We speak to Scottish Hydrogen Fuel Cell Association’s (SHFCA) CEO, Nigel Holmes, on Scotland’s draft Hydrogen Action Plan, the demand for hydrogen within the transport industry and the number of projects ongoing across Scotland.
The SHFCA was established in 2004 as a way of taking action to decarbonise the energy system. We are an organisation that is funded by our members, so we are firstly here to help them grow their business and be most effective. Secondly, we’re about promoting hydrogen technology and hydrogen applications, where the technology can be used and what benefits they give. Finally, it’s about how we can help our members and assist projects in Scotland to really deliver on a Scottish level.
Here at the SHFCA, we’ve seen the level of activity within the hydrogen industry steadily increase over the years with initial membership links being to European projects; NanoSUN was one of these in the early years. However, it was in May 2019 when things really started to move – when the government decided that the UK was going to set a target to be net zero by 2050. This in many ways was when the hydrogen industry really became transformational and we saw SHFCA’s membership double.
Before Scotland set its Net Zero target in May 2019, there was a target for a 80% greenhouse gas (GHG) reduction by 2050. This meant that ‘hard to treat’ emissions from trucks, trains, planes, marine, and heavy industry were all squashed into the 20% residual emissions. Whilst there might not seem to be much of a difference between 80% and 100%, there were a lot of things hiding in this 20%. There wasn’t a reason to change, it was almost kind of an excuse for people to keep doing the same old, same old.
Since May 2019 government policies and decisions have really driven things forward and are now shaping the direction and speed of travel within the industry. We have seen the level of activity and the scale of companies involved in the hydrogen sector really take off. Through 2019-2020, even Covid didn’t slow things. In fact the opposite happened, it really drove people to think how we can do better.
We need to concentrate on how we actually decarbonise transport and help them to get to net zero. It isn’t a race between Hydrogen Fuel Cell Vehicles (HFCV) and Battery Electric Vehicles (BEV), it’s actually a race about how quickly we can give the customer something they can use that is zero emission or as close to zero emission as we can get. We continuously see hydrogen and electric framed as a competition, much like VHS or Betamax back in the day, but for the past hundred years we’ve had diesel trucks and petrol cars used together in the transport market. Now, it makes sense that we’re seeing one alternative fuel type for heavy-duty commercial vehicles (hydrogen) and another for domestic (electric).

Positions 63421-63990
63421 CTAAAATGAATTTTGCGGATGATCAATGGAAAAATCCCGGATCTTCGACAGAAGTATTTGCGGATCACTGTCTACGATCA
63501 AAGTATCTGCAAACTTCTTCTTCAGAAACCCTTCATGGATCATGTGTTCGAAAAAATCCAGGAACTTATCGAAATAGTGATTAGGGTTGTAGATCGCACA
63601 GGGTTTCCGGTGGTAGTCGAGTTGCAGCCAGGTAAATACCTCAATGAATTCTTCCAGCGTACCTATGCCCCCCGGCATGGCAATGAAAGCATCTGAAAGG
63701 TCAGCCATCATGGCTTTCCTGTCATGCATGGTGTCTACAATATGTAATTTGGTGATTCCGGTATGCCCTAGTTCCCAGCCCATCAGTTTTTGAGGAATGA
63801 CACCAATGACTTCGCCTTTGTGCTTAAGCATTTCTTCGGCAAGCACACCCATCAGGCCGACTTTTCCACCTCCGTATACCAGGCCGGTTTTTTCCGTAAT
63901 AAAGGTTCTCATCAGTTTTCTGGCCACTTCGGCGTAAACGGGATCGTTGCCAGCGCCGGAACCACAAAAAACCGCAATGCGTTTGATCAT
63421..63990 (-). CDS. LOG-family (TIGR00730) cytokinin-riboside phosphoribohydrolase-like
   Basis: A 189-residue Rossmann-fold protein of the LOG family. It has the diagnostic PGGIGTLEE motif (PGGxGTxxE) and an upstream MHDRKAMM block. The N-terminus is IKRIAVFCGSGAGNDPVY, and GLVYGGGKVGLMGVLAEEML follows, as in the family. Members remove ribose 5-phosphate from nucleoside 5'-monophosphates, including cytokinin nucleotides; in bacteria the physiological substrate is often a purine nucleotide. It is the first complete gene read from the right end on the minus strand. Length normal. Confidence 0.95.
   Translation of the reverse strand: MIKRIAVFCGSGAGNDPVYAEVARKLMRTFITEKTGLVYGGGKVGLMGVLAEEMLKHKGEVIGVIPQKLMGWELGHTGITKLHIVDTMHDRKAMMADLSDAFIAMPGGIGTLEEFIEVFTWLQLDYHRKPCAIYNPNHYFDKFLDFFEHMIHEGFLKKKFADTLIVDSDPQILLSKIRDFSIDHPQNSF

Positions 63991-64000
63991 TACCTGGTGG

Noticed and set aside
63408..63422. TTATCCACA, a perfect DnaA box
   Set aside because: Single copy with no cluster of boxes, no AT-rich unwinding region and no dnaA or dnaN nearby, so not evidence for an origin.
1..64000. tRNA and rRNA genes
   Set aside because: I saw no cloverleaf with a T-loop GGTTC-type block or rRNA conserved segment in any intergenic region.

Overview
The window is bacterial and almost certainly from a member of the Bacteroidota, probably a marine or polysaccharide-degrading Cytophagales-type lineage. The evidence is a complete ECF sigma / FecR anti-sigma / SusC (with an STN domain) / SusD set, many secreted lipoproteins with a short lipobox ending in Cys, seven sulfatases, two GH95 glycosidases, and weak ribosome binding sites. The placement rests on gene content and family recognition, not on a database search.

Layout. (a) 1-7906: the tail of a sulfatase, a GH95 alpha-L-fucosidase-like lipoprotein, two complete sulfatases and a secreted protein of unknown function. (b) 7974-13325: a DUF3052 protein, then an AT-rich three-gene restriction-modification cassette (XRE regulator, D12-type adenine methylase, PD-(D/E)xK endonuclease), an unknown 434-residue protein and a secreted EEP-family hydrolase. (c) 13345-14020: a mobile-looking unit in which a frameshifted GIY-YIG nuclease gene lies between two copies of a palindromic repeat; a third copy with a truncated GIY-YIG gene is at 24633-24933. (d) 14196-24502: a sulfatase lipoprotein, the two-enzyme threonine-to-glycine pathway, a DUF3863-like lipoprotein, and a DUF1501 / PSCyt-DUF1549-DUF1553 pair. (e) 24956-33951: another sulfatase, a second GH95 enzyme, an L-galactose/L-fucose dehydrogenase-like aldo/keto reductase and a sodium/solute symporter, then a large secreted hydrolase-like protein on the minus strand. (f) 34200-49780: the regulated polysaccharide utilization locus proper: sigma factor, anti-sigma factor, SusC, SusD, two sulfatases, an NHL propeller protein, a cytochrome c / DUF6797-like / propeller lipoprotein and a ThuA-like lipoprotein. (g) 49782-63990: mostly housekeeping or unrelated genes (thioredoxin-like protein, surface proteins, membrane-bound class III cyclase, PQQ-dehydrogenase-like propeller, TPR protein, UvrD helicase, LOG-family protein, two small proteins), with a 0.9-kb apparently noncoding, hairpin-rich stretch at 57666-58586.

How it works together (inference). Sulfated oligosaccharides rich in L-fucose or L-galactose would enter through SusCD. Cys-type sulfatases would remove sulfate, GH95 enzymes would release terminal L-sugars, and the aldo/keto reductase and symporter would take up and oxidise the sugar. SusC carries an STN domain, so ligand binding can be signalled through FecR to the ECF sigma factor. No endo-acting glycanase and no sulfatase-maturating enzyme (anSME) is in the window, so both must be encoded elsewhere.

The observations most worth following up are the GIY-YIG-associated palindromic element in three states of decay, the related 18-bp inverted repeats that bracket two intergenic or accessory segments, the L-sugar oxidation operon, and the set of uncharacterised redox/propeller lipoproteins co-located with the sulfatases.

It really comes down to what the customer actually needs to do their job. Truck operators make money moving cargo, on schedule, over long distances, and therefore need the truck, driver and infrastructure that allows you to do that. The beauty of the hydrogen approach is that it gives you something that is very close to the operational aspects we have at the moment. You can refuel quickly with hydrogen and it provides a very good range; not quite the same as diesel but you can get 2/3 times the rate with a hydrogen truck than you could with an electric truck. It then becomes about payload; looking at electric trucks, how much space is taken up by batteries?
We need to bear in mind the actual purpose of the vehicle. Electric will be good for some EV applications but if you want a bus, for instance, to run 6am in the morning until 12pm at night without needing to recharge, then this is where the hydrogen bus has the operational advantage. On paper the cost aspects may be the same but, there are practical aspects that we must take into account.